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Joe Schmidt explains what made Jamie Heaslip such a superb player

‘People say, ‘Jeepers, Jamie was lucky there.’ Not according to Jamie, not according to us.’

MANY OF US have tried to sum up exactly what it was that made Jamie Heaslip such a fine rugby player since he confirmed his retirement on Monday.

But there aren’t many people better placed to comment on Heaslip’s qualities than Joe Schmidt.

Joe Schmidt with Jamie Heaslip Heaslip and Schmidt share a joke. Source: Dan Sheridan/INPHO

Schmidt was Heaslip’s head coach for eight years and always looked at the Naas man as a key player in his Leinster and Ireland teams.

We could add more words here, but Schmidt’s speak most true, so we hand you over to the Ireland boss and his answer when asked what Irish rugby loses with Heaslip’s retirement.

“Inevitably there are some real pressure points in games and Jamie doesn’t really do pressure points, he does opportunities,” said Schmidt yesterday. “His outlook on how to solve problems was that ‘this is great, let’s get a solution here’.

“His calm on the pitch when you have got young players is really important and I think we’ve got Pete [O'Mahony] and CJ [Stander] starting to extend that to the likes of the Jack Conans and Dan Leavys.

“Josh van der Flier has it all on is own, he is a young man, he is calm and just loves any opportunity, any challenge on the pitch. But Jamie, he sees all those things as challenges.

“He also sees the game incredibly well. I know he got World Try of the Year – if you look at that from the rear angle, he is almost last up out of a ruck on our 22, the ball goes to the edge, there is some interplay between Simon Zebo, Jared Payne, Fergus McFadden gets involved and then who’s tracking right up the pitch exactly where we need him to be? That’s him.

“He does see the game very well and he’s just had that big engine that allowed him not just see it but to put himself in a position to contribute to it and that was always crucial.

Joe Schmidt and Jamie Heaslip Schmidt and Heaslip in Leinster colours. Source: Lorraine O'Sullivan/INPHO

“He was incredibly good in the rolling maul, if he had a corner he was tough to shift. He was really good at leading the scrum and I know leading the scrum when you are the back of it doesn’t quite make sense but for us, it’s still a really important position.

“There was just those aspects to his game. He would jump for us at the front of the lineout quite often and again was very skillful there, very reliable handling-wise.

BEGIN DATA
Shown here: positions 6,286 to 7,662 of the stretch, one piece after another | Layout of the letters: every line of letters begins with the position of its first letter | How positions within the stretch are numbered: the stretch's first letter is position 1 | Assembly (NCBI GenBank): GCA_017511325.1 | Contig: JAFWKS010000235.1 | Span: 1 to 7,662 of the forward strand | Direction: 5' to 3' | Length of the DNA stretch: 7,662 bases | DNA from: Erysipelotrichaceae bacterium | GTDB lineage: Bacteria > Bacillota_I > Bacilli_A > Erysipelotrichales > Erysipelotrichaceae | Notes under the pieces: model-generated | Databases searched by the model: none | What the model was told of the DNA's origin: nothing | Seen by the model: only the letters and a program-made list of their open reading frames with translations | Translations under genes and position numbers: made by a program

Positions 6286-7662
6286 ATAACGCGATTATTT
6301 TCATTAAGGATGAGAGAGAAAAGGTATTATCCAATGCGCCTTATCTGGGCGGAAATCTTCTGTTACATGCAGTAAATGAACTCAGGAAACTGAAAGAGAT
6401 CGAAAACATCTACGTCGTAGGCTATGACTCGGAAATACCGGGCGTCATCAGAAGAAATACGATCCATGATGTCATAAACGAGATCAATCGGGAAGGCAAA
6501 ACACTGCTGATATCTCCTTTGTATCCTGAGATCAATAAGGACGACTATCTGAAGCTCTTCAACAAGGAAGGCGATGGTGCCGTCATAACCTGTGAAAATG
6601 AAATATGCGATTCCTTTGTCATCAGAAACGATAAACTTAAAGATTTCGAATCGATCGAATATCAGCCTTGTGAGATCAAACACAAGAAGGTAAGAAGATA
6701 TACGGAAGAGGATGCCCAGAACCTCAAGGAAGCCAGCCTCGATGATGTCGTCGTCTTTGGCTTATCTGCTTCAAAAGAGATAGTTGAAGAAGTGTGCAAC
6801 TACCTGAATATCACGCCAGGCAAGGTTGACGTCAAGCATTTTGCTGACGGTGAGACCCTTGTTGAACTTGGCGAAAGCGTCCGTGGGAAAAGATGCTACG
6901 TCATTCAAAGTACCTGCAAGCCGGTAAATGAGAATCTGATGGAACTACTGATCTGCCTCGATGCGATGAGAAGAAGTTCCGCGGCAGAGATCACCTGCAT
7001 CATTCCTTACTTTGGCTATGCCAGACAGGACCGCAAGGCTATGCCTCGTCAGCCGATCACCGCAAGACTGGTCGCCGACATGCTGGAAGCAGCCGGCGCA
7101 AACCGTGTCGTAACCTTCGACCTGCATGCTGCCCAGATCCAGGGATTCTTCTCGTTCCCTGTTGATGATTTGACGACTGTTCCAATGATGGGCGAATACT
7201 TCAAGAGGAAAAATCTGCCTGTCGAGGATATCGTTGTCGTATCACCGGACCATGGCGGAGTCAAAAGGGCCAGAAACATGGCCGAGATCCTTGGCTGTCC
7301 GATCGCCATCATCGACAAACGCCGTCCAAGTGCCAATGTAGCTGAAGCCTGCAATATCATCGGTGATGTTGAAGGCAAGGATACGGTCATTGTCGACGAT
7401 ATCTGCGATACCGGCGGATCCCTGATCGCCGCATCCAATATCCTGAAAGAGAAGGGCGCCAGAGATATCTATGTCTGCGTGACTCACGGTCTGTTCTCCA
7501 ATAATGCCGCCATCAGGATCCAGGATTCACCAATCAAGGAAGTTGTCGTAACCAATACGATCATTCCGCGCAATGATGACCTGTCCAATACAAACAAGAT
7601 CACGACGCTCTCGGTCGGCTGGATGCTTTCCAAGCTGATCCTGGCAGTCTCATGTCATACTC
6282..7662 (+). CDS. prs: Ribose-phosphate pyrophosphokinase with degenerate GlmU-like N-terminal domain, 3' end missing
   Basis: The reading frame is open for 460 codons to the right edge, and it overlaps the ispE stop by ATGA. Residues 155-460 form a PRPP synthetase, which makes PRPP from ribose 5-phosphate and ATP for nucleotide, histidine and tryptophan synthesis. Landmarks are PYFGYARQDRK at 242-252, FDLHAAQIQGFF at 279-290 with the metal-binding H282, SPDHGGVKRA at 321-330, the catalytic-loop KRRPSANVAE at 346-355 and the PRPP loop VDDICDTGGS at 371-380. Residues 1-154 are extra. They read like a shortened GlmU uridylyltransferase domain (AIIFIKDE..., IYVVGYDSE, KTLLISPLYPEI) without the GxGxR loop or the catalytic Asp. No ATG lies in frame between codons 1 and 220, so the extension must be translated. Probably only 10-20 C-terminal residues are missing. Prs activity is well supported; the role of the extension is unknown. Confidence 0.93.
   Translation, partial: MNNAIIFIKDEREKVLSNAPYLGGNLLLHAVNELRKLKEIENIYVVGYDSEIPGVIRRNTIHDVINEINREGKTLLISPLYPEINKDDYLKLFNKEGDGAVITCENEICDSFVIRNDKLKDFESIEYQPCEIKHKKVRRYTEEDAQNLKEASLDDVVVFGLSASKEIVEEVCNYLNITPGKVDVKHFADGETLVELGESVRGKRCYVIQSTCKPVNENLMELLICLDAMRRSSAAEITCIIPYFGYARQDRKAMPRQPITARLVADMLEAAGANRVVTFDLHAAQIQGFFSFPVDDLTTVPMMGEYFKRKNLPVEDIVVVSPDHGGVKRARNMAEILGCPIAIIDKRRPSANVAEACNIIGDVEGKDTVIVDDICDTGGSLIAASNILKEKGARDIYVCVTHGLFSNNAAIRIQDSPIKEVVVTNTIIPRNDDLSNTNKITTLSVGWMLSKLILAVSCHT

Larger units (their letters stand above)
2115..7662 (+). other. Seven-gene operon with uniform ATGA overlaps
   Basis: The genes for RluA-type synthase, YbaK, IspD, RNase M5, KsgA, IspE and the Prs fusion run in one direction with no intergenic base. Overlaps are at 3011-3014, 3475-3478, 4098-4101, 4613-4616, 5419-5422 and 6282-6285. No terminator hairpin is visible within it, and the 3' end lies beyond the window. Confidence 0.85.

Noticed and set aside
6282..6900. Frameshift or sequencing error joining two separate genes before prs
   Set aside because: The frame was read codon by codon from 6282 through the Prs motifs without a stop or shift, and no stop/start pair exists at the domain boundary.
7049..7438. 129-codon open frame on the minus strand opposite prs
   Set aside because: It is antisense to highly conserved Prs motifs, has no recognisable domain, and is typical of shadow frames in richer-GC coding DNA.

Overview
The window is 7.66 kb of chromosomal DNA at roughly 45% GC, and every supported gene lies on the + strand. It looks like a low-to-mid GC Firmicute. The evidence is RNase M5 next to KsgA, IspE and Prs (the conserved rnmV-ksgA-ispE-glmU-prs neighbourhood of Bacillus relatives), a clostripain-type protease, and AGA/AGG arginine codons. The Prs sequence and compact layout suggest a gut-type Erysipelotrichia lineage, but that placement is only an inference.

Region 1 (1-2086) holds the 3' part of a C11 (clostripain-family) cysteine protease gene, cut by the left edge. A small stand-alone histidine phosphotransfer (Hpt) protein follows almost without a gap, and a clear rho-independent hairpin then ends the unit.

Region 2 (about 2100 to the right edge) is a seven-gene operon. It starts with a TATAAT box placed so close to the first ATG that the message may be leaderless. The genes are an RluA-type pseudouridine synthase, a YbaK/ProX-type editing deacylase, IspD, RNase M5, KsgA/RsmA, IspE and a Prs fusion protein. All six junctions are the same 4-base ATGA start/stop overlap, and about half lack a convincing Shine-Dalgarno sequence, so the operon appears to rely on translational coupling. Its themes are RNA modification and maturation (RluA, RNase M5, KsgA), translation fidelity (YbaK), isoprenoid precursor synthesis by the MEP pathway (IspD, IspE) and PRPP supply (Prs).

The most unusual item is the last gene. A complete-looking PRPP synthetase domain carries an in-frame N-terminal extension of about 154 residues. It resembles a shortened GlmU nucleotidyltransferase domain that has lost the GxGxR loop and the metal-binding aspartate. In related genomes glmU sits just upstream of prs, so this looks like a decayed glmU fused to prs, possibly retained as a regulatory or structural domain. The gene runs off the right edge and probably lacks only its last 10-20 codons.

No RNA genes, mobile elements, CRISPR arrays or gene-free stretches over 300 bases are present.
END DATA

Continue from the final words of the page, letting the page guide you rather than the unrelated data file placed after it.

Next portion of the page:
“That ability across the full spectrum of what’s required in a player… his decision-making in defence. You’ve got youngsters seeing the game late and then making the decision to catch up.

“Jamie would see the game and he could kind of predict well enough what would happen next so that he could get in a position to contribute either side of the ball whether it’s scoring that try or getting back and making that tackle on Stuart Hogg [in 2015].

“He had a habit. People say, ‘jeepers, Jamie was lucky there.’ Not according to Jamie, not according to us because you get lucky sometimes – he managed to have a knack of it.

“That probably becomes an ability to read the game more than luck.”

Schmidt also referenced the former Leinster man’s incredible durability over the course of his playing days until this career-ending injury.

“I guess I’ve ended up coaching Jamie – unfortunately for Jamie – for over half his professional career, so he’s had to have me chipping away at him. I think the best thing about Jamie is that he chipped away at himself, he chiselled himself, he made himself into one of the best players that I think exists in world rugby.

Joe Schmidt with Jamie Heaslip Schmidt always picked Heaslip. Source: Dan Sheridan/INPHO

“Against Scotland in the Six Nations win on Super Sunday [in 2015], his tackle on Stuart Hogg – we don’t win the Six Nations without moments like that, where he doesn’t give anything up.

“He’s always been in the leadership group, in Leinster as well, captained the side a couple of times, continuously supporting Paulie when Paul O’Connell was captain, supported Rory Best equally.

“It was great because he was so often an 80-minute player. I think in 95 Test matches, 72 of them were 80 minutes. That is massive in the modern day.

“It was great to have that security. The hooker might often come out after 60 minutes and Jamie was there in those last quarters, those last quarters that probably haven’t been nailed on, Jamie would boss those last quarters and do a good job of it.

“For all sorts of reasons, I think he’s a loss to Irish rugby. I know Jamie, he prepares incredibly well so I’ve no doubt he will make a success of another career beyond his rugby one.”

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Murray Kinsella

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